Butterworms (Chilecomadia moorei) are the Chilean Moth in its larval stage, they are a great source of calcium and protein. Not suitable as a staple feeder due to the fat content, they are a fantastic occasional treat for any pet due to their captivating scent and colour! Measuring on average between 2-3cm in length butterworms are also known as Tebo worms or Trevo worms.
In the wild, the butterworm eats the leaves from the Tebo Tree. Upon receiving your order of butteworms you simply put them in the fridge, the hibernated state slows their metabolism and means they have no need for any food or water. They will survive like this in your fridge for up to 4 months!!
Keep your butterworms in a plastic container, with an organic substrate, like wheat bran for example. Place the container in the refrigerator, but make sure they will remain dry. Check the worms after about an hour. If they are webbing the substrate together, leave them. If they are not, change the substrate right away. Damp substrate will lead to mould forming. They can survive anywhere from 1 to 4 months in a hibernated state.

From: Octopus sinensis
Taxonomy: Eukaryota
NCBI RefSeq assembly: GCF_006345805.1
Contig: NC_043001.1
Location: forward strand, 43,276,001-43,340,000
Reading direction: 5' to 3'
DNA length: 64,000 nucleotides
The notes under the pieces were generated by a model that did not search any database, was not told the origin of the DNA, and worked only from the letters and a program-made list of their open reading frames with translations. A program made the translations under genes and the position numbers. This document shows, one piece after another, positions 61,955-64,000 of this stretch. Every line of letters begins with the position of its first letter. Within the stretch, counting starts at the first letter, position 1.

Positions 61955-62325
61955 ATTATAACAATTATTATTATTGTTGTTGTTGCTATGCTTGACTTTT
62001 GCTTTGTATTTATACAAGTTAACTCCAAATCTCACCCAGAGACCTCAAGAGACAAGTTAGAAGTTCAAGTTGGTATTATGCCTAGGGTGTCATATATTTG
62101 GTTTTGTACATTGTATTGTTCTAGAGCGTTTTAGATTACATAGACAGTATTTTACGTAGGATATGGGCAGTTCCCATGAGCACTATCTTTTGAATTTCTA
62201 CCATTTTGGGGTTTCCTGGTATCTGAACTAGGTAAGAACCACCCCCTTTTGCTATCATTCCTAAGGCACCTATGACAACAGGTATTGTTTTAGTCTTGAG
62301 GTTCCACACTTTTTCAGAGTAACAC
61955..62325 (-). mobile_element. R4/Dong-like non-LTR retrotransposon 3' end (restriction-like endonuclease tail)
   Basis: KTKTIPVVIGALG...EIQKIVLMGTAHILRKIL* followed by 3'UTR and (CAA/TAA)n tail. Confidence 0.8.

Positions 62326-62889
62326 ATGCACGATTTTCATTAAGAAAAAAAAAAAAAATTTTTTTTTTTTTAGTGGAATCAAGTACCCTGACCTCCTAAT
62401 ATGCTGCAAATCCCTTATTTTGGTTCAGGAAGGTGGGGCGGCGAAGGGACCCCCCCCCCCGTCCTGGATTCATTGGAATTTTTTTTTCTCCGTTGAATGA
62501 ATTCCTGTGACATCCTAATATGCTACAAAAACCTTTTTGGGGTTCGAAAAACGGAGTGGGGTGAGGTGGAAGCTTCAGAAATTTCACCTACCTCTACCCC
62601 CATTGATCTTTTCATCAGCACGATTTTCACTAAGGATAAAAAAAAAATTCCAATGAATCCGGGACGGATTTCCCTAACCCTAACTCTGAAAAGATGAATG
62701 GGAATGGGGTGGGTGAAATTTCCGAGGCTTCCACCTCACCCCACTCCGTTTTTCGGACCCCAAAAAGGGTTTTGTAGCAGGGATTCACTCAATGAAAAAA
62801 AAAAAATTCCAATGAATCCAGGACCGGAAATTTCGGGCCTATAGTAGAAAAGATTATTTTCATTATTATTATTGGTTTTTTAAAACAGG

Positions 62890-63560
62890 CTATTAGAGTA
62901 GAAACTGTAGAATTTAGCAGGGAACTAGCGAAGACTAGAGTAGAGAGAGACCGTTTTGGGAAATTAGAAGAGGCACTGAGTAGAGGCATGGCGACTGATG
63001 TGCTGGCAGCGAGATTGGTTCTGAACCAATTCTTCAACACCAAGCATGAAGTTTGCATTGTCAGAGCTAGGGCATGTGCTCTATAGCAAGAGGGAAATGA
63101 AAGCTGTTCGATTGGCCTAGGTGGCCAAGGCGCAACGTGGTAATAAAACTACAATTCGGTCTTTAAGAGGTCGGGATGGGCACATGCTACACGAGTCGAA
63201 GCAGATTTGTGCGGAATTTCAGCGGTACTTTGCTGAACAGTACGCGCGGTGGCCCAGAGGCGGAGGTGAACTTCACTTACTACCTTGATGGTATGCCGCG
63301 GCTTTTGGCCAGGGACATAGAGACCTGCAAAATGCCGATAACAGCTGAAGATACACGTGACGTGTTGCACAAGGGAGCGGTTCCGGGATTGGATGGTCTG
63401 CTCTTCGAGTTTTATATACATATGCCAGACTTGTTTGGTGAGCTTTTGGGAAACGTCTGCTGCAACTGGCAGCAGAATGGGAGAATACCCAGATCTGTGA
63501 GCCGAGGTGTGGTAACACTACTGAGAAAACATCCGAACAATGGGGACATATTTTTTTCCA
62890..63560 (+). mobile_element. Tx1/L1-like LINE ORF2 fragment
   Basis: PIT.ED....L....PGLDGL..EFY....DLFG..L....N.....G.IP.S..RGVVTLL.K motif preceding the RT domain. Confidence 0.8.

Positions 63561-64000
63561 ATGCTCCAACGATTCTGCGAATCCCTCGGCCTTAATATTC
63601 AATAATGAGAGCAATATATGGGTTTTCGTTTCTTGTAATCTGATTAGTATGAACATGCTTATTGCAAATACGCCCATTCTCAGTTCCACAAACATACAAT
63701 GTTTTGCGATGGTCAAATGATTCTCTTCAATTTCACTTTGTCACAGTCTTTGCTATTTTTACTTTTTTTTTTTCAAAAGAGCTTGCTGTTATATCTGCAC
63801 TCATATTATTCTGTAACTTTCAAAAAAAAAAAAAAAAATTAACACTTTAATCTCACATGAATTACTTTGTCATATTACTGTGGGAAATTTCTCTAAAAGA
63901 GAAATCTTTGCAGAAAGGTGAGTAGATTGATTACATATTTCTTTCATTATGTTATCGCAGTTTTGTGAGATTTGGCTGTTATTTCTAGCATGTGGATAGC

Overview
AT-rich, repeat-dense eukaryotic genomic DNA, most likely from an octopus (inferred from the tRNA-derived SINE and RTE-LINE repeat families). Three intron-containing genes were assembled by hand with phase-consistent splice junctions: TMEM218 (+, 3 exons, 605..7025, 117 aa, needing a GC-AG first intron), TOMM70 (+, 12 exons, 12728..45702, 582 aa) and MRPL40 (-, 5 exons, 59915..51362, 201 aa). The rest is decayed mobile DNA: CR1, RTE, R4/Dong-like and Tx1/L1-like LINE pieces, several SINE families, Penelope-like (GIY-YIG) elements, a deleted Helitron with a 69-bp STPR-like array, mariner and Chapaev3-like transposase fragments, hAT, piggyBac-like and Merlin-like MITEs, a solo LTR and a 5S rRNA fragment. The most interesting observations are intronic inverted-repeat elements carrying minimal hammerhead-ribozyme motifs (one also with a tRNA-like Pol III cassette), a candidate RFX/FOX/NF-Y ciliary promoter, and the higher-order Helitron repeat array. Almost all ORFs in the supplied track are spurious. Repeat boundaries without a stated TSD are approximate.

Butterworms are irradiated before being shipped from Chile. This prevents the worms from pupating into a moth, as many countries see the Chilean moth as a pest, Chilean laws prevent them from leaving the country with the ability to pupate to Moth. So butterworms cannot be cultured at home.
Disease & Sickness
The main point to pay attention to is the dampness of the substrate the worms are kept in. You want to avoid mould growing in the container. Ensure that you change any damp bedding in their container and you should have no problems.
This is just a quick message to keep you up to date, we are still open and processing orders. Due to unprecedented demand there will be a maximum of a 2 day delay on dispatch though we are trying to process orders as quickly as possible.
Please see Royal Mail's current position on their situation below regrading how there may be some slight delays on parcels arriving.
Royal Mail continues to work hard to collect, process and deliver as much mail and parcels as possible in difficult circumstances. Despite our best endeavours, it is likely that some areas of the country will experience a reduction in service levels due to Coronavirus-related absences at local mail centres or delivery offices.